Love from Friends on Clara’s First Birthday #loveforclara

Love from Friends on Clara's First Birthday #loveforclara

This past Monday, July 1, would have been our youngest daughter Clara’s first birthday. She was stillborn at 42 weeks 3 days gestation, and we found out she had died when we went to the hospital to give birth to her.

It has been a difficult year for my husband and I, and we have been dreading this day. A day that should have been filled with happy birthday songs for my smiling baby girl was instead destined to be a terrible string of memories and wishes of what can never be.

Clara's First Birthday - Love from Friends #loveforclara

The day started out very hard, with David and I reliving every second of what was happening at this exact time last year. Things began to get better after I got online to find dozens of Facebook notifications and email messages. I am lucky to have a wonderful group of supportive friends who remembered us and organized “Clara Day”, in memory of our sweet girl.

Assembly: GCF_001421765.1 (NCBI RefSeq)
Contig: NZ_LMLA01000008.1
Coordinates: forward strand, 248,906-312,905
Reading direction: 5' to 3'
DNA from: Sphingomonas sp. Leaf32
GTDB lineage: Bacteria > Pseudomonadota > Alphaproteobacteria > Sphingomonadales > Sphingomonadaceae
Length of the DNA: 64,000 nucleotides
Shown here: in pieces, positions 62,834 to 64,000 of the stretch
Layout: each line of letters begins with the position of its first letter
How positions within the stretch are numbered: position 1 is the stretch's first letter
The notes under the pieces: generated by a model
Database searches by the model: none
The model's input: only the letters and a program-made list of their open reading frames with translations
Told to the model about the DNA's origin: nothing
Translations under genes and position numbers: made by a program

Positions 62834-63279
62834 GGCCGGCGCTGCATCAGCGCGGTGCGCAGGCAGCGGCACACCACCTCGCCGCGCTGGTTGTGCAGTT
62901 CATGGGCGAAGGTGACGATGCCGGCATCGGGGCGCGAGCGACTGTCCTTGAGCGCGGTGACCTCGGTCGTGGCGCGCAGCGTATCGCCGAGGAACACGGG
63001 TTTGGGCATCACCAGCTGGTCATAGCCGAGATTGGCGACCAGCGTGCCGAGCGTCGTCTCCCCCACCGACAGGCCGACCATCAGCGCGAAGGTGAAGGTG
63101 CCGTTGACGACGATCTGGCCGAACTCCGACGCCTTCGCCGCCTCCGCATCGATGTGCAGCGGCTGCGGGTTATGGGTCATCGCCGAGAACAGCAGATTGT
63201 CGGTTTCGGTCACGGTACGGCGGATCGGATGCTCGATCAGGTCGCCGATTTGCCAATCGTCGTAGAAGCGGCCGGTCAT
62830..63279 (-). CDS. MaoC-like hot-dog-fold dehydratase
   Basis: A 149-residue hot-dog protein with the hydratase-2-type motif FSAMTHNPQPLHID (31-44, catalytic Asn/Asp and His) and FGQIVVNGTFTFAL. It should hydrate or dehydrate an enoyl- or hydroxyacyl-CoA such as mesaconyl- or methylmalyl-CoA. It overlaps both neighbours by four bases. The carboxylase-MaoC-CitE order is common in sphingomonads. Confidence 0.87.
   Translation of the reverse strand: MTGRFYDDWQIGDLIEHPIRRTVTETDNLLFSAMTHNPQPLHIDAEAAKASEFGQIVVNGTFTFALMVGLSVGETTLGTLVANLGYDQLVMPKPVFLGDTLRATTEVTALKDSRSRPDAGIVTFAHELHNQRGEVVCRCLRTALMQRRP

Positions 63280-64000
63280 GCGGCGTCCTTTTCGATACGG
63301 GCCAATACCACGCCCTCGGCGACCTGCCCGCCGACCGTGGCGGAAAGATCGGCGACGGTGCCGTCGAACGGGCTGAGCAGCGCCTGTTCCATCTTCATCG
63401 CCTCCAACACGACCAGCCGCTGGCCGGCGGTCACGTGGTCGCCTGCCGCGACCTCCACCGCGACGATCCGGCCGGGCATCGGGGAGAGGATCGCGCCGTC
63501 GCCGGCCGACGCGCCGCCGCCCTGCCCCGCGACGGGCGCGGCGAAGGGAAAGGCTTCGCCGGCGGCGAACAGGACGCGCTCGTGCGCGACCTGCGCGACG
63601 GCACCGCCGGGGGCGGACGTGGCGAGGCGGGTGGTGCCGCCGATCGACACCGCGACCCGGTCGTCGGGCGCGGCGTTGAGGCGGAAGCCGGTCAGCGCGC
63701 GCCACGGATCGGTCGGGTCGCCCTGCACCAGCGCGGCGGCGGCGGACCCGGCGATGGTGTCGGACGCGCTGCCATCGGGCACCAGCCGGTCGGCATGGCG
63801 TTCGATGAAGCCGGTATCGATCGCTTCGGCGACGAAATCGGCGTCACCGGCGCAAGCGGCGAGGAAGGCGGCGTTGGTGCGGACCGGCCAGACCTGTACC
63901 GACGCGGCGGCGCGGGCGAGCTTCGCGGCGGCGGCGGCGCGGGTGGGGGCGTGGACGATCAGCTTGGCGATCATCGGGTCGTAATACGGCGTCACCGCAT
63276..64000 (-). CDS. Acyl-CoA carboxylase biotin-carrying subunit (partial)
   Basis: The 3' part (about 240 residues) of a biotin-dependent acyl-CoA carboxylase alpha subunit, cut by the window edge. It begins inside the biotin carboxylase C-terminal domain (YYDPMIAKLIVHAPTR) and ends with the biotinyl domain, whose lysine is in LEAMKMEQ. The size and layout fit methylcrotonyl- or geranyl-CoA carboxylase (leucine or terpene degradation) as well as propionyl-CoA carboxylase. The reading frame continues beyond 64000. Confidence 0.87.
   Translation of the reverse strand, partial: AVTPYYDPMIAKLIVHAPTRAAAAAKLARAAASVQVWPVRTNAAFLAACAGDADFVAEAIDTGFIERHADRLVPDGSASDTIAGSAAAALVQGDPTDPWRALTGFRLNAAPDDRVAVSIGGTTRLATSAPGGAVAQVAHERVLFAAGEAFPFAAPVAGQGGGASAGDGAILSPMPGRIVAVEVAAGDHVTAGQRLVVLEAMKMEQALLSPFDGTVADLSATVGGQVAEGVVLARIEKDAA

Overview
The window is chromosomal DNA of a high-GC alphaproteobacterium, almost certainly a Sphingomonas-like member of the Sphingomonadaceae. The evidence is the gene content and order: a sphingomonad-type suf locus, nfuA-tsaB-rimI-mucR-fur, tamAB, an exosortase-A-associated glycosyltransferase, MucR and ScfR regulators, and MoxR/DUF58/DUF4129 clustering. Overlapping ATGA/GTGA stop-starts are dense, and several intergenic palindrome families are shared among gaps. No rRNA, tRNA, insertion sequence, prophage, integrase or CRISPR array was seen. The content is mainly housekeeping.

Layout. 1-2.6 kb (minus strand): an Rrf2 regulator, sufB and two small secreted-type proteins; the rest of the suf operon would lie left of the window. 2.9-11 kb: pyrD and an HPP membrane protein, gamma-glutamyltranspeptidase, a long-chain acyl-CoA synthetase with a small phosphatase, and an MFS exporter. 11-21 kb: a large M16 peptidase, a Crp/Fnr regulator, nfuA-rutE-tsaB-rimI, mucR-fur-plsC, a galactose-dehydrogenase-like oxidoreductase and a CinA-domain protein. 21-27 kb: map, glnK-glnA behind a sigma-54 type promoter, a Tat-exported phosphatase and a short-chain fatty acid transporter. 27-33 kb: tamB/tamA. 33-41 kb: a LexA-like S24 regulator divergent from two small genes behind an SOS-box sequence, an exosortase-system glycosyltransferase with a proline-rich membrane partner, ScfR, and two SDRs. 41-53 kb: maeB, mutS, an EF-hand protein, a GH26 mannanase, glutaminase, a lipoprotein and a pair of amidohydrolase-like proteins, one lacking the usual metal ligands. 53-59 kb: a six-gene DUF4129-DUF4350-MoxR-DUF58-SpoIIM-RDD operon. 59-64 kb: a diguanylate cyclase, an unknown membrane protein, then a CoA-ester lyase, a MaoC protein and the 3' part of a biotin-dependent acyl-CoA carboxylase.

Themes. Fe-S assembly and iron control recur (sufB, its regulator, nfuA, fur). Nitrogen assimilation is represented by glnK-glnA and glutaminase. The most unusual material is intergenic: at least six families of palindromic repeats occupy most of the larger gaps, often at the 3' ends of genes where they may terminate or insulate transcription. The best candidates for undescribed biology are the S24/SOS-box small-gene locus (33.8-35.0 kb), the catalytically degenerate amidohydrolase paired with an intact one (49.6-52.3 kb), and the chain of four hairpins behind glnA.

Clara's First Birthday - Love from Friends #loveforclara

Balloons were released, candles lit, trees and flowers planted, memories made… all in honor of Clara Edith Webb. It makes my heart sing to feel so much love from friends I’ve never met face to face. I read so many caring messages and saved so many pictures, and every one of them lifted my spirits and made me feel so much better. I called David over to share them with him, and we cried together — sad tears for the loss of our baby, but happy tears for the love and light that we could feel from our friends.

Clara's First Birthday - Love from Friends #loveforclara

Thank you to each one of you who read Clara’s story and remembered her by sending in her name or celebrating with us on Monday. I wish (so much) that she were here to celebrate her first birthday with us, but that cannot be, and I am honored that she is being remembered so wonderfully.

Clara's First Birthday - Love from Friends #loveforclara

Chicken Dance and a Roller Skating Party #WW